Dr. Shiel received a Bachelor of Science degree with honors from the University of Notre Dame. There he was involved in research in radiation biology and received the Huisking Scholarship. After graduating from St. Louis University School of Medicine, he completed his Internal Medicine residency and Rheumatology fellowship at the University of California, Irvine. He is board-certified in Internal Medicine and Rheumatology.
Melissa Conrad Stöppler, MD, is a U.S. board-certified Anatomic Pathologist with subspecialty training in the fields of Experimental and Molecular Pathology. Dr. Stöppler's educational background includes a BA with Highest Distinction from the University of Virginia and an MD from the University of North Carolina. She completed residency training in Anatomic Pathology at Georgetown University followed by subspecialty fellowship training in molecular diagnostics and experimental pathology.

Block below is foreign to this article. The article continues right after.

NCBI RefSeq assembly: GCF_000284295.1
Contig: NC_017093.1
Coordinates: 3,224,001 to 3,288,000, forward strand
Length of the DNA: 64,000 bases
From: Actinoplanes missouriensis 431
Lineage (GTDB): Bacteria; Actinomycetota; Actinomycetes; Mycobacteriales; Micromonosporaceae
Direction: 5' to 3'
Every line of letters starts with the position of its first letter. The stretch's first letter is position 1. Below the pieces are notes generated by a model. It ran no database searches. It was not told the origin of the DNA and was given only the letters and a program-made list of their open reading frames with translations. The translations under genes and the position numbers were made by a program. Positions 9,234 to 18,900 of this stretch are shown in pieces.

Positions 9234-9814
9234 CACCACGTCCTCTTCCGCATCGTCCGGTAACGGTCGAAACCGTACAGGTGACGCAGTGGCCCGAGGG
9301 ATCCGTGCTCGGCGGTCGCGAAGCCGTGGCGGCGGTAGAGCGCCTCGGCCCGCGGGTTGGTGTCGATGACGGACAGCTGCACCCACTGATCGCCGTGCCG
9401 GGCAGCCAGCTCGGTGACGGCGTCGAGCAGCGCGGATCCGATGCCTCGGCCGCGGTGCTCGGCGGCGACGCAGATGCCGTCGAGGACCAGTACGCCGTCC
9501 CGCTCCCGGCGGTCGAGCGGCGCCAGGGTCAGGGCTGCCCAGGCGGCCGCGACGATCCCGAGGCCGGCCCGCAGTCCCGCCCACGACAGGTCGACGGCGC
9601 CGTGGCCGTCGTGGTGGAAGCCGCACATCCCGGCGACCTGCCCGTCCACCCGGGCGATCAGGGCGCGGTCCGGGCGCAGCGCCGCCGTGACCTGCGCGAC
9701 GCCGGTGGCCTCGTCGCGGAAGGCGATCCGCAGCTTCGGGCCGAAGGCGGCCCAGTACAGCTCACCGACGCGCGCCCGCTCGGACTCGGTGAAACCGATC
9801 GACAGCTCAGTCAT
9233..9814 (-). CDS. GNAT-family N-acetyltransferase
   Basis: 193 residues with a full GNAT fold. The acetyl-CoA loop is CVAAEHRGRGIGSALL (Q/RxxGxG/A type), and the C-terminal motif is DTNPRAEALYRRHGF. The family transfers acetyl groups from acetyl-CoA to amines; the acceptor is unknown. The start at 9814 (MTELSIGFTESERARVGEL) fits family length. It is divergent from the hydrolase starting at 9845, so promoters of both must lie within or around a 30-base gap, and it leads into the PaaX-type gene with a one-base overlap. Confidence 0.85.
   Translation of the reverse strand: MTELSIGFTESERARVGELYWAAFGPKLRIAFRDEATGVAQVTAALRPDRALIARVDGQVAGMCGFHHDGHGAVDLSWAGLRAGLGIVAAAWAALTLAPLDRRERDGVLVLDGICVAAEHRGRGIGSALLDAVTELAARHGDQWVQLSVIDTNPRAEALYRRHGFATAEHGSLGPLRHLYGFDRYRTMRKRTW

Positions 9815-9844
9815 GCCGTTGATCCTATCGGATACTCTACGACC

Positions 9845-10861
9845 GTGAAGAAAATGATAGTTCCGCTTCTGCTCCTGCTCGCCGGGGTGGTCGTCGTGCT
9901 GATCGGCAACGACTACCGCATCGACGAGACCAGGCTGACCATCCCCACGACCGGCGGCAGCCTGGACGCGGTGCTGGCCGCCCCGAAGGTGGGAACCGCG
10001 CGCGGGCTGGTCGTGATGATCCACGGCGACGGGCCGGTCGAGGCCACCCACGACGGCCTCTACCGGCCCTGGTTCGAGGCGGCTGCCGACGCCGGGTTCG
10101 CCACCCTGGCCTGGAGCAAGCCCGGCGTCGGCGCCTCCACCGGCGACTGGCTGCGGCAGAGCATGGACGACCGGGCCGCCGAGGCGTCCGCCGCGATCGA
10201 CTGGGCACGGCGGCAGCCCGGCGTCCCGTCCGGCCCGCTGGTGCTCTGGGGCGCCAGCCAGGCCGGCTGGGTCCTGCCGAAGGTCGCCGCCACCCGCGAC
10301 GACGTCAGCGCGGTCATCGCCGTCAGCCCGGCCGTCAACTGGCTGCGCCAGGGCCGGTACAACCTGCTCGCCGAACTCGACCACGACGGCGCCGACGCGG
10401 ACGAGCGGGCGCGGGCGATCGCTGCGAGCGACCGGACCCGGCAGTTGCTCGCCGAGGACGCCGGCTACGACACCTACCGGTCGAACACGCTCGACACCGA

A total knee replacement is a surgical
procedure whereby the diseased knee joint is replaced with artificial
material. The knee is a hinge joint which provides motion at the
point where the thigh meets the lower leg. The thighbone (or
femur) abuts the large bone of the lower leg (tibia) at the knee
joint. During a total knee replacement, the end of the femur bone
is removed and replaced with a metal shell. The end of the lower
leg bone (tibia) is also removed and replaced with a channeled
plastic piece with a metal stem. Depending on the condition of
the kneecap portion of the knee joint, a plastic "button"
may also be added under the kneecap surface. The artificial components of a total knee replacement are referred to as the prosthesis.
The posterior cruciate ligament is a tissue that normally stabilizes each side of the knee joint so that the lower leg cannot slide backward in relation to the thighbone. In total knee replacement surgery, this ligament is either retained, sacrificed, or substituted by a polyethylene post. Each of these various designs of total knee replacement has its
own particular benefits and risks.